Friday, January 5, 2007

Articles about KK from the Algemeiner Journal

Interesting articles about this year's KlezKamp from our friends at the Algemeiner Journal:

יידיש Yiddish: http://www.algemeiner.com/generic.asp?id=2759

English: http://www.algemeiner.com/generic.asp?ID=2776

Hebrew: http://www.shturem.net/index.php?section=news&id=11768&lang=hebrew


Judy said...

It's interesting that Jacobson is trying in this article to sound the death knell for secular Yiddish, and using Itche Goldberg's passing as its funeral.

I'm sure that it's been the AJ viewpoint since its first issue that Yiddish or Yiddish culture not founded on Orthodox Judaism is not the "emetser zakh". So Jacobson's dismissive attitude toward the non-Orthodox -- and non-Jewish -- musicians bringing their own personal or secular interpretations to klezmer and Yiddish culture is no surprise.

But without enlightened, relatively secular Jewish writers like Peretz, Sholom Aleichem, Sforim and the parade of other "worldly" artists that followed them, Yiddish culture would not have survived into the 20th and 21st centuries to be enjoyed by millions everywhere.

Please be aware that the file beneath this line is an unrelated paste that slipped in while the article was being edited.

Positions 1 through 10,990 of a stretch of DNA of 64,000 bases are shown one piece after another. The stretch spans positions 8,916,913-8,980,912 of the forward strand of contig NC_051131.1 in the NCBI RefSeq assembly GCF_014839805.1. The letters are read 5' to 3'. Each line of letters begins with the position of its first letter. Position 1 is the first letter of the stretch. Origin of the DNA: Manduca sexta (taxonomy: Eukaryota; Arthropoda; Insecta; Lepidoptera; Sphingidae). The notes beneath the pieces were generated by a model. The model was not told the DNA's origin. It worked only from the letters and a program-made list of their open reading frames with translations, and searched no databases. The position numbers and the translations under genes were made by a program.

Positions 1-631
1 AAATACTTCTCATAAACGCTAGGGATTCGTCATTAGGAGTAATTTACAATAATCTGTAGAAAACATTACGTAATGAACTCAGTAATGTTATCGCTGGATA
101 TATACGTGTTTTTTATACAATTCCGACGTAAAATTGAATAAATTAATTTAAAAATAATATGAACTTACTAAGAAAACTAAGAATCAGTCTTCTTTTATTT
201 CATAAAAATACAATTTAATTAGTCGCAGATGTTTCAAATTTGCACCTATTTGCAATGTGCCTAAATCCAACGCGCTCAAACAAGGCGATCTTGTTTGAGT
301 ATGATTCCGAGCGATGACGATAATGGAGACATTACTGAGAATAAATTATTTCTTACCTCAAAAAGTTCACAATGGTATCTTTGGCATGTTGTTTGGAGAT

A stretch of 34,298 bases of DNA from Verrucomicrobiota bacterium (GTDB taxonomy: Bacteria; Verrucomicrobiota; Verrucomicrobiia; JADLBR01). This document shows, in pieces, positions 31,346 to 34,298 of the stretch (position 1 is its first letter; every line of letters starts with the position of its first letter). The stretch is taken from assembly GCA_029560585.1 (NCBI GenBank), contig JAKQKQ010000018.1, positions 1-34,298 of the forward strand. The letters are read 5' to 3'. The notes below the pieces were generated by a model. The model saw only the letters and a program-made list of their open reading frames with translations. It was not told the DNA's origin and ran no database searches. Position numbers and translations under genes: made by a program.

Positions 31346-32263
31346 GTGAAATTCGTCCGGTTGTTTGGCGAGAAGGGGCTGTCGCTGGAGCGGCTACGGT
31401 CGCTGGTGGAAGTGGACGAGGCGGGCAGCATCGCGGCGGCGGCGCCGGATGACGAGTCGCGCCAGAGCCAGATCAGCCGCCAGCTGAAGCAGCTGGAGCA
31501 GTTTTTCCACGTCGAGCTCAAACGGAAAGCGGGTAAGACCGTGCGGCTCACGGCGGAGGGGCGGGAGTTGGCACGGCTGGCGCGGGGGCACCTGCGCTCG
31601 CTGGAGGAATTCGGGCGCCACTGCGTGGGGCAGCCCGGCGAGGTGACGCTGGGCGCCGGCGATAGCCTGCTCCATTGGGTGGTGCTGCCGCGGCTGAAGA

It would be languishing in Miami Beach, and in Borough Park, the latter being the only place where Jacobson seems to feel people have the right to speak the mame-loshn, dance a hora, tell a mayse, play a klezmer nigun, and sing a lid.

Z'is a shod, but somehow I think Yiddish culture will survive -- and thrive -- without Jacobson's imprimatur.

jakeyology said...

I am Jacobson (Mendel) of whom you speak.

If you've read the AJ since its inception, you would know that not only does it not dismiss "non-orthodox" Jews but that many of its writers (not to mention its readers) were (and still are) what you would call "secular" - and if we didn’t think they were "emeser zakhen" we wouldn’t print them.

It is true that in my piece I made no mention of the virtues of cultural Yiddish - the brilliant literature, music... - but that's only because no mention was made of it's vices either (I was merely reporting points of YY Jacobson's lecture).

Your assuming that I think only people in "Miami Beach" and "Borough Park" have a right to Yiddish is just plain unfair - ask anyone at Klezkamp if they felt that way.

As for Itche Goldberg: I do believe his passing is the end of one era and the beginning of another - an era where the wall between "secular" and "religious" will come tumbling down.